The startup sees significant scope for growth in VR-supported therapy on the NHS
University of Oxford spinoff Oxford VR has completed a £3.2 million funding round, with backing from Oxford Sciences Innovation, Force Over Mass, RT Capital, and GT Healthcare, among others.
The investment will enable the startup, which supplies “clinically validated” virtual reality (VR) tech as treatment for patients, to push development in immersive technologies for a range of psychological problems.
Oxford VR is also adding Digital Health’s Barnaby Perks as its new CEO, as well as former staff from games company NaturalMotion, PlayStationVR, and the University of Oxford’s VR department.
It’s additionally set up its Oxford headquarters and London-based development hub.
Height phobia VR experience
The company’s first product, an automated treatment for height phobia, is now being used in select NHS clinics. It followed a double-blind trial of the treatment, the results of which were published in Lancet Psychiatry.
According to the university, for the height phobia study, people with a fear of heights were randomly allocated to the VR therapy or to no treatment.
For the VR group, the company used a software application called Now I Can Do Heights, developed using Unity3D and delivered using a gaming PC, for the treatment, administered in roughly six 30-minute VR sessions over a period of two weeks. In the VR scenario, particpants were taken into an atrium of a large ten-storey office complex to conduct various tasks.
All participants in the VR group showed a reduction in fear of heights, at an average rate of 68 percent. As many as half the participants in the VR group showed a reduction in a fear of heights by over three quarters, it said.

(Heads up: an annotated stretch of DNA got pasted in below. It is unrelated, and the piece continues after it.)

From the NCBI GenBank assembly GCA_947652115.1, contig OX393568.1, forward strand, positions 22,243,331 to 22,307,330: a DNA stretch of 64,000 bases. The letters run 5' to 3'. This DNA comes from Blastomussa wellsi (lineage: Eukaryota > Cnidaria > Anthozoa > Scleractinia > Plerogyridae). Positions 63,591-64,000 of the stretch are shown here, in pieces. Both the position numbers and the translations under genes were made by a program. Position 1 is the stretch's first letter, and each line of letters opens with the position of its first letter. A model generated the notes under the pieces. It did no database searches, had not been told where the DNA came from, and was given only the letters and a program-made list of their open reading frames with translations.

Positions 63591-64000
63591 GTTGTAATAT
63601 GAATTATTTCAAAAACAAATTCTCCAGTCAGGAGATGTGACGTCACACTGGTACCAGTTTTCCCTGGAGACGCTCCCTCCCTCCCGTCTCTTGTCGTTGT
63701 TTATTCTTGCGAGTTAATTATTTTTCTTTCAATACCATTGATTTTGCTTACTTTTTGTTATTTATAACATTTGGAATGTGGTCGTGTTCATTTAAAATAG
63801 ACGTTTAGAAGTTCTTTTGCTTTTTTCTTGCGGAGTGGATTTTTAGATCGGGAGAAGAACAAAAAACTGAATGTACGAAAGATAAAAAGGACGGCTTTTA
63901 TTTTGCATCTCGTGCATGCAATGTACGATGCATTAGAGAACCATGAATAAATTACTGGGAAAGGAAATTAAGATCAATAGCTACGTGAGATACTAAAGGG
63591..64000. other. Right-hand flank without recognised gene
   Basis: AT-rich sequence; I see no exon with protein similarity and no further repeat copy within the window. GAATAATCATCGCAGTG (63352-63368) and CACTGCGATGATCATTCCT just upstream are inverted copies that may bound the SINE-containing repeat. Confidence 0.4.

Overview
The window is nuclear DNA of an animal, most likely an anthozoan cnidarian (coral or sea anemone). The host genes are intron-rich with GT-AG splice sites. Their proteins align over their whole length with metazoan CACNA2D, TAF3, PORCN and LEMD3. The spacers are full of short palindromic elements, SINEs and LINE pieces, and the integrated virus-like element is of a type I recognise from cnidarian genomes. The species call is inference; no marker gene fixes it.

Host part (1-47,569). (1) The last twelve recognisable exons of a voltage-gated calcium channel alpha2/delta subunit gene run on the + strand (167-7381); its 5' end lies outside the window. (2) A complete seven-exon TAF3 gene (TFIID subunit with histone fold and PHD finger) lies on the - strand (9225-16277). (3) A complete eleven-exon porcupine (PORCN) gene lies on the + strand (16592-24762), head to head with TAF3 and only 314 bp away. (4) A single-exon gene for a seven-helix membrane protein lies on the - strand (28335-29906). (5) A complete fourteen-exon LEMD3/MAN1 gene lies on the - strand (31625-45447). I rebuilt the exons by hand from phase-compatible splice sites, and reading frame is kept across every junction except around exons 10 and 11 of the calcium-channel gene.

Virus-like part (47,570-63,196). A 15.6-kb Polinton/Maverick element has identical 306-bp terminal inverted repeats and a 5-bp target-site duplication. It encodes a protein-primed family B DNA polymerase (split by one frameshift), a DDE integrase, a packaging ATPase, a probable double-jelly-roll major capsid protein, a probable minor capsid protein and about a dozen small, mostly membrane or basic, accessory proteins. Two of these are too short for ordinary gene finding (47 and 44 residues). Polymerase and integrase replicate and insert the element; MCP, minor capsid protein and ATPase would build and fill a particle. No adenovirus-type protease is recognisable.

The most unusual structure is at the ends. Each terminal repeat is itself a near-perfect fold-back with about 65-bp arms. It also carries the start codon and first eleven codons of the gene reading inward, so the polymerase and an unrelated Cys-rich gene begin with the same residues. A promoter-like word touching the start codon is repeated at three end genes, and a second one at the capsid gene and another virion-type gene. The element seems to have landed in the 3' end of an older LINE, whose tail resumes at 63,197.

“Instead of a real-life therapist, we used a computer-generated avatar to guide users through a cognitive treatment program for fear of heights,” said professor Daniel Freeman, Chief Clinical Officer of Oxford VR, who led the Fear of Heights study
‘Clinically validated’ VR treatment with a virtual coach
Oxford VR was founded in late 2016 and seed-funded in January last year. It is part of the consortium awarded £4 million by the UK National Institute of Health (NIHR) back in February — for VR coaching.
In the NHS’s VR experience, a coach guides the patient through simulations of situations they find troubling, as practise techniques to overcome their difficulties.
“Patients often find it easier to do this work in the virtual world – and they enjoy using our VR applications – but the beauty is that the benefits transfer to the real world,’ said Freeman, who is also professor of Clinical Psychology at the University of Oxford.
“Our new treatment is automated – the virtual coach leads the therapy – and it uses inexpensive VR kit, so it has the potential for widespread use in the NHS. We’re inspired by the opportunity VR provides to increase dramatically the number of people who can access the most effective psychological therapies.”
VR is increasingly being picked up in healthcare for its cost and accessibility benefits. In the UK, London startup Virtue is using VR headsets for dementia care. Its “Look Back” app provides reminiscent experiences as “time travel” therapy — an effective form of treatment for the psychological effects of dementia.
In the US, VR has been used as a way for patients to preview their own surgery.